The climb urges and teases to go fast, to test your legs, to time trial like many others have done before. And that has nothing to do with the plagues at each switchback, which I didn’t have time to read. There is really not much more to say about L’Alpe d’Huez. It is a climb like many others, less scenic maybe. It’s not the highest nor the longest of all climbs but it’s tough(ish) all the way. My legs were fresh from the “resting” I had been doing and for once I hit threshold and stayed there. And then I backed off because I had promised Alberto to take it easy. With L’Alpe d’Huez it’s a funny thing. People ask your L’Alpe d’Huez time as if there is a secret code to judge what level cyclist you are. Everybody knows that Pantani holds the record around 38 minutes and that under an hour puts you up there in the “serious cyclist category”. 1h15′ was the time I had in mind. Don’t ask me why? 1h10′ was a dream to beat. It just sounded like a good time for a 12.5km climb with an average gradient of 8.5%.
36min for the first 6km gave me hope and encouragement that I wasn’t aiming for a ridiculous time but it also made me ponder that Pantani was just about to cross the finishing line. It was really hot and humid. The rain that started with three switchbacks to go came as a welcome relief.
So I didn’t exactly take it easy like I had promised! But I also didn’t go all out like I was planning to do after L’Etape. I didn’t get the opportunity to better my time because our trip took us other exciting ways but I was happy with my time of 1h4’25”, which – at the time – put me in the Strava top ten women. Got to be proud of that!
And with that I was content to seriously recover for L’Etape for the rest of the week.
We tackled Col du Telegraph and Col du Galibier the Saturday after L’Etape. To my great surprise it didn’t take weeks to recover from the heat exhaustion and effort. In fact, by Wednesday we tried a short and easy climb up Col de Mollard from the other side, which was very green with lots and lots of switchbacks and short stretches. My legs were willing companions. By Thursday I was mentally ready to face La Toussuire a second time and even pushed the pace so when Saturday came around, I felt ready for another of the legendary climbs.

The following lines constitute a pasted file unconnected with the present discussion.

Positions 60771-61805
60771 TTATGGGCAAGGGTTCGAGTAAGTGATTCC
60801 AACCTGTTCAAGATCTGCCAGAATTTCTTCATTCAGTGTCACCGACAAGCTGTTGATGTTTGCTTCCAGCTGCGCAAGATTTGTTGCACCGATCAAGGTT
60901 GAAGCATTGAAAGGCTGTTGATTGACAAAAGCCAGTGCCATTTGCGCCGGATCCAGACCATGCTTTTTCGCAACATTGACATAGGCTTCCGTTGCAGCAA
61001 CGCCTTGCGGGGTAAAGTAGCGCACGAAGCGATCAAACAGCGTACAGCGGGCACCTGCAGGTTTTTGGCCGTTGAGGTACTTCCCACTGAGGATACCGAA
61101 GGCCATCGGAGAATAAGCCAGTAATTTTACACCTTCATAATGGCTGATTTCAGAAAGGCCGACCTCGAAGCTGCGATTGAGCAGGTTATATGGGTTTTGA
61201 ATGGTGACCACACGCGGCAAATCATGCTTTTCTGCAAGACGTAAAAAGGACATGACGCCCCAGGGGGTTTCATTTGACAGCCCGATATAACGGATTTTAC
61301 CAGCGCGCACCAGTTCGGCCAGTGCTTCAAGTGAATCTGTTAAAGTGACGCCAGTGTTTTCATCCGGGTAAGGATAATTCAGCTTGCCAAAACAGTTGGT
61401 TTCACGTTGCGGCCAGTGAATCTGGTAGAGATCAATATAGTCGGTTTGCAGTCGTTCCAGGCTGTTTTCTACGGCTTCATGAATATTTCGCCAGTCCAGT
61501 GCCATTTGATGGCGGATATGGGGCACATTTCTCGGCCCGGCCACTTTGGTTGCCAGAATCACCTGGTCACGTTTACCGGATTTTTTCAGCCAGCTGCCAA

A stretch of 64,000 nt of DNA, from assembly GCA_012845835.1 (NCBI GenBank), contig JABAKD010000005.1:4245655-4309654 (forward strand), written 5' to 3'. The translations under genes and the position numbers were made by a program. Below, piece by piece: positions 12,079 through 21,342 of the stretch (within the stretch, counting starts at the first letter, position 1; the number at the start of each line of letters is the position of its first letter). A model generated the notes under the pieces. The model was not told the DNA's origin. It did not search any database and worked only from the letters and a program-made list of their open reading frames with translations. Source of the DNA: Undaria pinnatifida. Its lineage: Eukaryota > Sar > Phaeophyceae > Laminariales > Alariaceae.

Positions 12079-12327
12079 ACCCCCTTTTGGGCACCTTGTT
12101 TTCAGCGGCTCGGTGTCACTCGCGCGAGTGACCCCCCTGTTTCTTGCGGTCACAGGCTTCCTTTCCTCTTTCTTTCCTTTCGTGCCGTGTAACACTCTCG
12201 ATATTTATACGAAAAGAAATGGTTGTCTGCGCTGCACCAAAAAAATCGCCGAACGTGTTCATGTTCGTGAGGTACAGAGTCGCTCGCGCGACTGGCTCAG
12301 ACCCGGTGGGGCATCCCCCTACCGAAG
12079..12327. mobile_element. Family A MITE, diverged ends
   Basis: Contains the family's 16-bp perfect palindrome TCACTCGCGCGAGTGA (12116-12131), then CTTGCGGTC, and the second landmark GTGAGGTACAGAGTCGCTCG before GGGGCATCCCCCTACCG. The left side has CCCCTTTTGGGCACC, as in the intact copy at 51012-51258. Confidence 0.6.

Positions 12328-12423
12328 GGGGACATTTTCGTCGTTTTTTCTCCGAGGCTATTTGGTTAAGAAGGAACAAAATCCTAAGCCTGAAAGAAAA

The ride from St Jean de Maurienne to St Michel de Maurienne is a flat and short 14km warm up and Col du Telegraph is a great little climb in his own right. Shame it lives in the shadow of the mighty Galibier.
After the very tasty Telegraph entree, we bombed down into Valloire and I regretted not having put my wind jacket on. Despite the warm temperatures, the short 5km downhill stretch was chilly. Valloire was a buzzing ants’ nest in party mood. Life music was playing from a big tent, people in their colourful hiking gear sat at tables outside of cafes and restaurants and the many bike shops offered their rental bikes, mainly mountain bikes, at their shop fronts. But as soon as we had found our way towards the main course Galibier, the serene quietness surrounded us again.
Again, the road climbed gently along the grassy valley in long, straight stretches. Majestic rocky peaks towered above us. Around every bend more straight road further into the valley became visible. It almost looked as if the valley was surrounded by mountains and the road ended by the chalet at the end of the valley. Hikers sat at tables outside the chalet and then I spotted the road taking a sharp right.
From there it crossed over to the other side of the valley and into the mountains up to our right. The views from up there back down into the valley and back towards the road that we had come up minutes earlier are very scenic and gave immediate feedback on how high we actually were. But the roads kept going up higher and higher and the grassy slopes made way for rocky outcrops. There was a chill in the air and before I reached the top I started worrying about the descend with only my windbreaker jacket to protect my sweaty body from the cold air.
We finally reached the tunnel and the pass was visible above us. But it took my brain a few minutes to digest that the couple of steep ramps alongside the bare rock was the road I was meant to ride up. It was one kilometre to the top and I attacked the ramp, only to get almost blown over by the headwind when I came around the last switchback. As if 10% gradient at the end of a long, long climb wasn’t challenge enough, I battled into the wind. I was wondering how important it was to actually ride the last 300m and if I could still claim that I had ridden the Galibier without a Col sign to proof it. Well, I do have the Col photo to proof that I made it and, yes, it was important to ride all the way, even though there is only a little car park at the pass. The views back down to both sides are right up there with those of the Stelvio and the Marmolada.
The descend was as cold and uncomfortable as anticipated. The Hot Chocolate at the chalet certainly helped getting the shivering under control and once my handlebars weren’t in danger of shiver-induced speed wobbles anymore, I loved flying down those straight fast roads towards Valloire and then back down the Telegraph and home.